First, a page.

When should you compromise your writing? What we can learn from Jules Verne.

“When do I compromise my writing?” you ask? “Never! You’ll have to drag this unpublished manuscript from my cold dead hands, and then my heirs will sue before allowing any changes.”

Then you meet the cold-hearted editor who you may have even paid with real money, and what does she do? She tells you to change something near and dear to you. It might be a detailed segue vital to the emotion of the story, a perfectly-constructed dream sequence artfully done in italics, or the balls of your character’s inner monologue-riddled torments. Your blood pressure rises. Bile, too. Your fingers with minds of their own begin a passive-aggressive attack email worthy of an anonymous book reviewer on Amazon.

jules cocoon

But then you remember that change is part of the business of writing. Nonfiction books and articles in the course of trying to be truthful and accurate still have to cut, edit, and overhaul. How much moreso when building castles in the sky as a fiction author.

There probably aren’t many writers who haven’t killed their proverbial darlings via a deep-cutting edit. Of course, you read some of the more successful writers and you doubt their editor can do anything from stopping their overwritten tidal wave of blather from selling millions, but there’s a reason so many authors have heartfelt masochistic thank-yous to their editors in the acknowledgments. Do these people just like the pain or do they do what they need to do to improve their end product?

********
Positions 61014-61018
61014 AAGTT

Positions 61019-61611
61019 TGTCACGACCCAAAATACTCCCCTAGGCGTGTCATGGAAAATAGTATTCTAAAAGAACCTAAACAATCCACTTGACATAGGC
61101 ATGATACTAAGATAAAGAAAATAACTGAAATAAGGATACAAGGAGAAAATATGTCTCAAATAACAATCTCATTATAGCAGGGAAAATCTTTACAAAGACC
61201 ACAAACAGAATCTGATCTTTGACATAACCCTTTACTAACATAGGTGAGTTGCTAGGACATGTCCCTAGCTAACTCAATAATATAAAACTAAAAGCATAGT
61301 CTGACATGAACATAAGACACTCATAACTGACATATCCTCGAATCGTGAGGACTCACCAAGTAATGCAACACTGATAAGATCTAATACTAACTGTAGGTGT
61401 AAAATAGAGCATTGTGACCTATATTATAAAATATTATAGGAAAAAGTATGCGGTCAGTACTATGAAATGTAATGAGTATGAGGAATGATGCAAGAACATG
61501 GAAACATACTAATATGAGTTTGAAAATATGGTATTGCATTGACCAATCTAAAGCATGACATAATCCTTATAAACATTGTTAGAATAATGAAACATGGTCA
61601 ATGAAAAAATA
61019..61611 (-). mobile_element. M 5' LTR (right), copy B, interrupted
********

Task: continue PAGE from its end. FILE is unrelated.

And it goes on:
jules league cover

Jules Verne collaborated with one Pierre-Jules Hetzel. Hetzel, while not an editor but a publisher, had a say in changes for Verne to implement in his stories. The biggest was when Verne submitted Twenty Thousand Leagues Under the Sea. Captain Nemo, the protagonist, was originally a Polish Scientist out for revenge against Russia because of his murdered family. Hetzel wanted to make an adjustment because he didn’t want sales to die in Russia if they were the target of Nemo’s ire. Verne adjusted the background and Nemo became a character with an ambiguous background. What might seem superfluous character detail was a change Verne was loathe to make. But he made the edit.

Twenty Thousand Leagues Under the Sea is one of Verne’s greatest works. Did the change need to take place? Impossible to know. Had Hetzel made other suggestions that we don’t know about? It doesn’t matter. What we take away from this is that the change didn’t kill the book. Sometimes an editor knows what she’s talking about. Same with a publisher. A writer can only benefit from the collaborative nature of a relationship with an editor if she’s willing to listen.

jules ears

Not taking the criticisms and change requests personally is the second lesson we can learn from Verne’s experience. Apparently the adjustments to Twenty Thousand Leagues hurt Verne’s and Hetzel’s relationship. Knowing ahead of time that 1) we hire an editor to help us find and change weak points in our work and 2) we don’t hire them to have wind blown up our drawers means that we can listen when we’re told that something needs to be tweaked, adjusted, dropped, or just doesn’t work. We also thank them when the work is done.

So when to compromise? When with dispassion and honesty we realize that it is part of the process of making our writing better. So stop being paranoid that your editor is out to get you.

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